My first thought when sipping this tea was “My god, this is the best tea I’ve tasted this spring!” After finishing the first cup, the rest of the tea in my chahai had turned undrinkable. So, kinda hard start.

Leaves are beautiful, wet and dry. I’ve been missing those tight, sharp needles! Aroma is dry, sweet. Leaves are dancing nicely in the pot ( I use small, gongfu-style glasspots)

Taste is complex, yet remarkably balanced. Sweetness, some sourness as well. Usually when tea tastes sour it tastes sour in a way I don’t like it, but this time it works for me. There is also the dry nut-like taste, which is tied to the sourness. Taste is quite wide. I am assuming I used too much leaves (I felt like using more than I usually do) and while that resulted in a great first sip, the taste quickly transformed, and got more bitterness.

I am not very experienced in yellow teas. There is something very similar in the body of this tea and Huo Shan Huang Ya I have, I’m assuming that’s the “yellow” taste. Tasting blind I would have assumed this was green.

Preparation
195 °F / 90 °C 1 min, 0 sec
Jesse Örö

This tea was surprisingly strong. I have got this strong teahigh from only a couple of teas, know that I am again used to spring teas.

Nathaniel Gruber

Interesting review. Generally I wouldn’t associate bitterness with yellow tea. In your opinion do you think this was strictly the use of too much leaf material or is it missing something of quality? I’d be interested to know because the few yellow teas that I have tried are vegetal and sweet but I’ve never tried one that turned bitter.

Jesse Örö

For some reason I decided to use more leaves than usually, I used about 1,5 times the “normal leaf amount”. I don’t have a scale, but the amounts I am normally using are similar to those used by other I’ve made tea with.
Of course all teas change in the cup, and this one changed towards bitterness. It tasted like I had brewed it too long for that leaf amount. So, I think I overbrew this one at first, but that became “visible” only after a moment -maybe the tea settled down and got mixed up better, or maybe it just got changed by time.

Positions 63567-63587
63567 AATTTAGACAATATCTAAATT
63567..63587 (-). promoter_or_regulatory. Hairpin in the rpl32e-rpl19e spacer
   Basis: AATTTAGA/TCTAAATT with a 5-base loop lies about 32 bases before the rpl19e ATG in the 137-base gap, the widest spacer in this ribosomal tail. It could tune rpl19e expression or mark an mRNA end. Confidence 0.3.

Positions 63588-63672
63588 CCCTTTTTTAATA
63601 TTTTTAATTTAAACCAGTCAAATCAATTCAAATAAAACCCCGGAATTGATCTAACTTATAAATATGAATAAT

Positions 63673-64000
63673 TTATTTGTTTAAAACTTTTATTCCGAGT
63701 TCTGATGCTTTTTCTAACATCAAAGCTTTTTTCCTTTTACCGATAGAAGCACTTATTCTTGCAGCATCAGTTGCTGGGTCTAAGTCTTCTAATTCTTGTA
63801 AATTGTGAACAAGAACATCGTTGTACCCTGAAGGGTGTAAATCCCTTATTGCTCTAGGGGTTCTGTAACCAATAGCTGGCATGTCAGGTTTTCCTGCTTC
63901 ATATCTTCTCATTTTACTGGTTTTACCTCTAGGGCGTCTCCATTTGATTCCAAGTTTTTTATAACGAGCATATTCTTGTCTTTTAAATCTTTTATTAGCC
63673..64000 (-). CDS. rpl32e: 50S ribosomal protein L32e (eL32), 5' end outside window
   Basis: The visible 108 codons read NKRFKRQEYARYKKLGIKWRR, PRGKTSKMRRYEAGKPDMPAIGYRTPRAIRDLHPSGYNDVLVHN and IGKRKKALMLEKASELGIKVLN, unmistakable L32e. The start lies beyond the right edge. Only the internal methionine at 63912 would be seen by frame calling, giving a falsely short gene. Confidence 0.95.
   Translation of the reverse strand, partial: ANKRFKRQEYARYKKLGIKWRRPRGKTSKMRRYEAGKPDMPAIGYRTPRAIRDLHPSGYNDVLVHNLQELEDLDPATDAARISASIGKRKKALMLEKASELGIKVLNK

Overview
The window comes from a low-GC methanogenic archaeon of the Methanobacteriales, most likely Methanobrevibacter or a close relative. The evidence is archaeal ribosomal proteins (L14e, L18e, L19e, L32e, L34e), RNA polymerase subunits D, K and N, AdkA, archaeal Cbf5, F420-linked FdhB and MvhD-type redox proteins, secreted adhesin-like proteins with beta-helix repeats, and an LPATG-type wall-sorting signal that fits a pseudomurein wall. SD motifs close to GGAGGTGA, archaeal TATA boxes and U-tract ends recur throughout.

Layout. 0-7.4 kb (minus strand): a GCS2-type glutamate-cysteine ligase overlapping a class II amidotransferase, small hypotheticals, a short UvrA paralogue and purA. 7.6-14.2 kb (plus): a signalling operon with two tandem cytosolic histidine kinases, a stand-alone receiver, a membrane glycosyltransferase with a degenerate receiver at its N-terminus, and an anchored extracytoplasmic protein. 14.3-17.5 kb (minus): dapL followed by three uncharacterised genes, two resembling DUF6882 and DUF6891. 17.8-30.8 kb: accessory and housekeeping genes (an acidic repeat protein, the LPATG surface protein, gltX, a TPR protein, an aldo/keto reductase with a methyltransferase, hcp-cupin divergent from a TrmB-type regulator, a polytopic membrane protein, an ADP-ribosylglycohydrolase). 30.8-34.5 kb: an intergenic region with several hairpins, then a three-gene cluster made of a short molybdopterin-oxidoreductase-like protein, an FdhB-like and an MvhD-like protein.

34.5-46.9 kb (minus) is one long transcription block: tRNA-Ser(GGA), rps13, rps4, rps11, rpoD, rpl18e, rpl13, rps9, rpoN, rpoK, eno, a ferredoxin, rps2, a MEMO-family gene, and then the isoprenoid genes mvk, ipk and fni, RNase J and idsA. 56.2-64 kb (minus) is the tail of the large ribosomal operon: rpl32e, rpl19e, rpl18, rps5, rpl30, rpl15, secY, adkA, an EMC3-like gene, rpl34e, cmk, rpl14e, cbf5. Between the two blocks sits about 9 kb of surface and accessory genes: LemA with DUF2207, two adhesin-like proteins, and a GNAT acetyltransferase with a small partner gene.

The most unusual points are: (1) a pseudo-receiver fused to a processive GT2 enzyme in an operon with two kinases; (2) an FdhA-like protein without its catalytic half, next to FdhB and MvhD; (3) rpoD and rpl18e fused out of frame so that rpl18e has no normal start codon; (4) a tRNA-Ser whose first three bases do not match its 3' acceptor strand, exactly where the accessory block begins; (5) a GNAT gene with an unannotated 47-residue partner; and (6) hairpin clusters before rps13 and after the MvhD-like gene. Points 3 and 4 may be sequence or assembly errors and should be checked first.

You say you’ve never tried one that turned bitter? At all? I mean, as far as I know there aren’t many teas that can stand anything, there is always a way to make bad cup out of tea. Well, this year some of the best green teas have been almost invincible, practically impossible to go wrong.

Jesse Örö

I sincerely believe this tea is of high quality. It’s possible that something just happened – one can never “control” tea, maybe this was one of those occasions of tea acting weirdly on it’s own.

Nathaniel Gruber

Fair enough. You’re right, each time you make a tea it will taste different based upon a number of factors including the mood of the one making the tea.

I think I was more getting at the point that the majority of the really best Chinese teas are very difficult to over-brew. Depends on the kind of tea…a Sheng Pu’er is going to be touchier than an Oolong generally. Yellow tea, to me, has always been so pleasant and mild that I was a bit surprised to hear that it turned bitter on you.

Interesting stuff. I’d be fascinated to try this tea!

Jesse Örö

Well, I think I agree, it’s weird how it got bitter, usually this good tea doesn’t act like that.

Many of these higher end spring teas (green, white, yellow) seem to go really dry and sour in a negative way when overbrewn. I think there is something similar happening with wulongs sometimes, when using lots of leaves and a longer steeps. Taste goes “stuck”, there is simply too much of each flavour in the cup, and they start to supress each other.

Nathaniel Gruber

Yeah, I could imagine what you mean. I have had some pretty negative experiences with using too much leaf.

ScottTeaMan